Solicitor who brought hopeless JRs in bid to thwart removal of immigration clients struck off

Immigration: Solicitor was trying to build up firm

A solicitor has been struck off for bringing judicial review (JR) claims on behalf of immigration clients that he knew were hopeless but would thwart or delay their removal from the UK and potentially even lead to their release from detention.

The Solicitors Disciplinary Tribunal said Azfar Naseem Bajwa had been motivated by a desire to grow his business.

The tribunal found a “causal link” between a JR application and the deferral of removal from the country, possibly triggering a release from detention, regardless of the merits of the claim.

It said: “The filing of unarguable and abusive claims was part of a pattern designed to, in particular in relation to detention cases, secure a result for a client that could not otherwise have been legitimately achieved.”

Mr Bajwa, who is 45, was principal of east London law firm A Bajwa & Co. The Solicitors Regulation Authority (SRA) investigated the firm after receiving a letter from the chief operating officer of UK Visas and Immigration.

He named it as one of a number of practices that had made disproportionately high numbers of claims for judicial review in immigration and asylum cases which had been certified as ‘totally without merit’ (TWM).

A schedule provided by the firm showed that in the year to 1 April 2016, it had filed 71 claims for JR that were all failed. Some 53 of them were refused permission, of which 20 were certified as TWM.

The firm had characterised 14 of the outcomes as a success, although only six of them involved the Home Office withdrawing the decision under challenge.

Seven specific cases were examined by the tribunal. As well as the abuse of litigation, it found that Mr Bajwa had misled three of the clients into believing their claims had some prospects of success when he knew they did not. Both of these actions lacked integrity, the tribunal said.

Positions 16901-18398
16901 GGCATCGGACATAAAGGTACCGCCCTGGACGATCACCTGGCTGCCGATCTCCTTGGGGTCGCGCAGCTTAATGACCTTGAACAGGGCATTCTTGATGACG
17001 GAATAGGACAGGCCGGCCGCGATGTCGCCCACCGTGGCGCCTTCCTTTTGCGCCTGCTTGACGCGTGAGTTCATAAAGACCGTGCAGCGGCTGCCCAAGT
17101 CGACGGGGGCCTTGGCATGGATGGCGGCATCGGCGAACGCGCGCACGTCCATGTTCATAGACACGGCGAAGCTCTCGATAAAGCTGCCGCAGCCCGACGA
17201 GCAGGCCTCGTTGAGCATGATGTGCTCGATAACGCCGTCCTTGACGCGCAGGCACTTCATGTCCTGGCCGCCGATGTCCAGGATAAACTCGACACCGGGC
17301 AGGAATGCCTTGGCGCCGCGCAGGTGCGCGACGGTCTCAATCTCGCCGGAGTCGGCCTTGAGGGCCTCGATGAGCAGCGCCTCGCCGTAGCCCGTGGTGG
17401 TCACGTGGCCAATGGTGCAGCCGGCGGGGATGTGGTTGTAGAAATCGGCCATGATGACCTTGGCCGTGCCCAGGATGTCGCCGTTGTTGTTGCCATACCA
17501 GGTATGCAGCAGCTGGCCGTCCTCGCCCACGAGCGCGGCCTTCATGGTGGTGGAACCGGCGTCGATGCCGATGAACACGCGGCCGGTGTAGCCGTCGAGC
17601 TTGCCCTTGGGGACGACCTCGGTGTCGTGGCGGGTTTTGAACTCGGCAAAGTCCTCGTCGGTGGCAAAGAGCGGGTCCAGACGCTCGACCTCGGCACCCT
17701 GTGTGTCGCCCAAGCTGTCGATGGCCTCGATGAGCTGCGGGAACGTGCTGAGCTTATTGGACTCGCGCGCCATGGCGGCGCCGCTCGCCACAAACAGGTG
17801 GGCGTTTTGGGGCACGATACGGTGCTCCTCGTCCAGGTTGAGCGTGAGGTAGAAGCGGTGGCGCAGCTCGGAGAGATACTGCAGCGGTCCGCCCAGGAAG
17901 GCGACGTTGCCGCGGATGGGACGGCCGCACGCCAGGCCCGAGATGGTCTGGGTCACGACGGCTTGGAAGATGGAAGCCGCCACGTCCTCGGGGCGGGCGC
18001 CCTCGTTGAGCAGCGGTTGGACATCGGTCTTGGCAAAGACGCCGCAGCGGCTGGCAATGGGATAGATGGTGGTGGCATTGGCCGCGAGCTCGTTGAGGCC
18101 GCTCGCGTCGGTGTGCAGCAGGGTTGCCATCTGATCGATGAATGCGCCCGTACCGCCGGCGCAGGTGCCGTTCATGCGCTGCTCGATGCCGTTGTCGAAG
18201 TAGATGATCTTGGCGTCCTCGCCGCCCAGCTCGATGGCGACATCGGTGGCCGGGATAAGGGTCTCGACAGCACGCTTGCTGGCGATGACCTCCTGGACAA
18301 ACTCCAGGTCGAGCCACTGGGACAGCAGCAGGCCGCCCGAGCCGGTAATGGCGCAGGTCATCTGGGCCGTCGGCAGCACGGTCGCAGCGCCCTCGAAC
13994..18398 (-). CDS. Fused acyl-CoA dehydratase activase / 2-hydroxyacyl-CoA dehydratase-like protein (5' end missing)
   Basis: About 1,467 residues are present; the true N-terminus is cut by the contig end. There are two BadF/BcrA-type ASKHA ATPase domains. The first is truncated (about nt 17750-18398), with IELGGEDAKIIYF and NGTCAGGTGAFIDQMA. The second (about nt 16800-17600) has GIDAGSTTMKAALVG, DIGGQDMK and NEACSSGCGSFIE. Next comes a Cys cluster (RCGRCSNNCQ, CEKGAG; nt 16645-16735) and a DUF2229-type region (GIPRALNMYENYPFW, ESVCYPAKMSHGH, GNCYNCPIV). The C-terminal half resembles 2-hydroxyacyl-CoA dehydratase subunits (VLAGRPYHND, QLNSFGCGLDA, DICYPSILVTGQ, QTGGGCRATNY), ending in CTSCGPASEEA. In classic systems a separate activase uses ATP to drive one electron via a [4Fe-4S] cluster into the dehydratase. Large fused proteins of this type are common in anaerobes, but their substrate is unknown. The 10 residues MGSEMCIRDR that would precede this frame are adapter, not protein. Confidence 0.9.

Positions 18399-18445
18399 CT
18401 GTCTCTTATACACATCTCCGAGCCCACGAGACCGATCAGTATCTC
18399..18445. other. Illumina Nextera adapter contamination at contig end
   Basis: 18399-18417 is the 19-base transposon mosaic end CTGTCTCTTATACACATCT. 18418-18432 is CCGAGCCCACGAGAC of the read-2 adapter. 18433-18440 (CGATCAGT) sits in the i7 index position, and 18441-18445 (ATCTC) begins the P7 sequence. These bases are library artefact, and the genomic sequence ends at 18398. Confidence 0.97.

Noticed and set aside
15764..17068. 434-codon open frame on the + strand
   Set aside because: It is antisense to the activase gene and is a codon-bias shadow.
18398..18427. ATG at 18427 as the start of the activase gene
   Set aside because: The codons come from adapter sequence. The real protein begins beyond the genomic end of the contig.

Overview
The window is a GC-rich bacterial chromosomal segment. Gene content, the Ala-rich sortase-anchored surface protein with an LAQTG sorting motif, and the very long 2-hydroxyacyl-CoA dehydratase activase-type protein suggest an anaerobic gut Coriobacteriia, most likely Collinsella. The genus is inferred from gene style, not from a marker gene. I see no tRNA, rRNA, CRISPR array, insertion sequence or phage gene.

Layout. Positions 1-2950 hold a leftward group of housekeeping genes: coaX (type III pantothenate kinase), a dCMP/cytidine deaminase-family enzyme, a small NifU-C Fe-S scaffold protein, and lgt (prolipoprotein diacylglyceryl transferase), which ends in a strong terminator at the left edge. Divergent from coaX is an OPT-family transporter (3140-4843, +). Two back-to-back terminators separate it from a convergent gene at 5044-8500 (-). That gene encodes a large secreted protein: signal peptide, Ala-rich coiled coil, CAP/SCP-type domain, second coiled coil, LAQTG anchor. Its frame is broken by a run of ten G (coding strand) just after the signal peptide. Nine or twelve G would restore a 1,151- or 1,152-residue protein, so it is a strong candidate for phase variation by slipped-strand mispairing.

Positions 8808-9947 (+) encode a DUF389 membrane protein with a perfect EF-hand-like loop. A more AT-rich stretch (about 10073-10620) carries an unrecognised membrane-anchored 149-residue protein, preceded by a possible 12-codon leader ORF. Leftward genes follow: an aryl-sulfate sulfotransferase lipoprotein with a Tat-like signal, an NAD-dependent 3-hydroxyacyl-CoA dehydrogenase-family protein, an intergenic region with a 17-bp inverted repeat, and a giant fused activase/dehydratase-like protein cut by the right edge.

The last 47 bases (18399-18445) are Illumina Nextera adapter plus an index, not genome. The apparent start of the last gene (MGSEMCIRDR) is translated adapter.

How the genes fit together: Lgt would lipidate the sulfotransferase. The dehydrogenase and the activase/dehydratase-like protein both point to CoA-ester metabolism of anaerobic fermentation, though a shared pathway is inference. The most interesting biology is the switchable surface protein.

“These were not borderline cases where had advised a moderate prospect of success and had then been unsuccessful after full legal argument at a hearing.

“The chances of success had been non-existent and [Mr Bajwa] knew that.”

He was also found to have made submissions to the Upper Tribunal that he knew were not properly arguable – it was not just in imminent removal/detention cases that claims were found TWM – and also that he failed to supervise unadmitted fee-earners in his firm.

One of them was his father, whom Mr Bajwa allowed to hold himself out as a barrister, while he allowed another unadmitted staff member appear as an advocate when she had no rights of audience.

The tribunal said that though no clients had complained, “the fact remained that clients trusted solicitors to provide accurate advice and that trust had been breached in this case”.

In mitigation, the tribunal recognised that Mr Bajwa had offered refunds to some clients and co-operated with the SRA, but it said was concerned about his “lack of insight into his misconduct” – shown by the limited admissions he made – and tendency to blame others, such as his father and brother, who also worked at the firm, and also counsel.

In the circumstances, the tribunal concluded that the only appropriate sanction was a strike-off.

“The protection of the public and of the reputation of the profession demanded nothing less and indeed required reassurance that such serious breaches of professional ethics would be dealt with proportionate and appropriate severity.”

Mr Bajwa was also ordered to pay costs of £37,500.

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